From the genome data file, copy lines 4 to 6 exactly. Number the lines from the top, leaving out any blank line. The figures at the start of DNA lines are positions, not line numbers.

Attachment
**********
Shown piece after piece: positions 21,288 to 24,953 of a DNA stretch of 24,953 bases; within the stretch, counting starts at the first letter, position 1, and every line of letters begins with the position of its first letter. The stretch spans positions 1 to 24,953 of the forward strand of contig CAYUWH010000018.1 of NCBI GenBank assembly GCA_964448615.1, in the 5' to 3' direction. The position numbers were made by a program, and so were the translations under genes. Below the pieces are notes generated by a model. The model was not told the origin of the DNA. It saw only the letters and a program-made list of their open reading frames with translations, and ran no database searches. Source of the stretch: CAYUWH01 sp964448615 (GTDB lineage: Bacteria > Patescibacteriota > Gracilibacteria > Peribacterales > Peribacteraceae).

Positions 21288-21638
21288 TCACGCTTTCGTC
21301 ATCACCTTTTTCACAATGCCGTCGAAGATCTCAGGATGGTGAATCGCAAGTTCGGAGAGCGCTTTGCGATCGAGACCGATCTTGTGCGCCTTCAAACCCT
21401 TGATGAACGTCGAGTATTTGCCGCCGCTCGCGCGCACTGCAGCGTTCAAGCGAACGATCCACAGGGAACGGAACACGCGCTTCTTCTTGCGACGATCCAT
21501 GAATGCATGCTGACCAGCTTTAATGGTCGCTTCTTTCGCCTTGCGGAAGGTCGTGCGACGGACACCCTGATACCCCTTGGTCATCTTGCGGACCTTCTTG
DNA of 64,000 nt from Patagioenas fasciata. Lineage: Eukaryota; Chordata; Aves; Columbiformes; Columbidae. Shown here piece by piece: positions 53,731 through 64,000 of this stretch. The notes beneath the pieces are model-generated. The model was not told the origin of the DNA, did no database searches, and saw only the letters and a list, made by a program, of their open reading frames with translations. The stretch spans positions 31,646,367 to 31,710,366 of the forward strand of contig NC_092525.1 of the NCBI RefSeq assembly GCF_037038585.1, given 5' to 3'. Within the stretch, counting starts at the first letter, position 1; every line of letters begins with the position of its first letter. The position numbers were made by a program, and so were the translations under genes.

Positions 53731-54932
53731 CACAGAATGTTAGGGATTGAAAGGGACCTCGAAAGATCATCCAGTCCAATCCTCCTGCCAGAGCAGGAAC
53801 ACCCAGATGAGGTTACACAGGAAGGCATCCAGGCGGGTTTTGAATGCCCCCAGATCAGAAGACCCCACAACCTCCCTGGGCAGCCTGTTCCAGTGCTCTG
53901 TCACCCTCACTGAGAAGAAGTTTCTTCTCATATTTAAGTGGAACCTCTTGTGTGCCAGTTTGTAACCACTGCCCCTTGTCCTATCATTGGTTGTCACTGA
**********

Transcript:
21301 ATCACCTTTTTCACAATGCCGTCGAAGATCTCAGGATGGTGAATCGCAAGTTCGGAGAGCGCTTTGCGATCGAGACCGATCTTGTGCGCCTTCAAACCCT
21401 TGATGAACGTCGAGTATTTGCCGCCGCTCGCGCGCACTGCAGCGTTCAAGCGAACGATCCACAGGGAACGGAACACGCGCTTCTTCTTGCGACGATCCAT
21501 GAATGCATGCTGACCAGCTTTAATGGTCGCTTCTTTCGCCTTGCGGAAGGTCGTGCGACGGACACCCTGATACCCCTTGGTCATCTTGCGGACCTTCTTG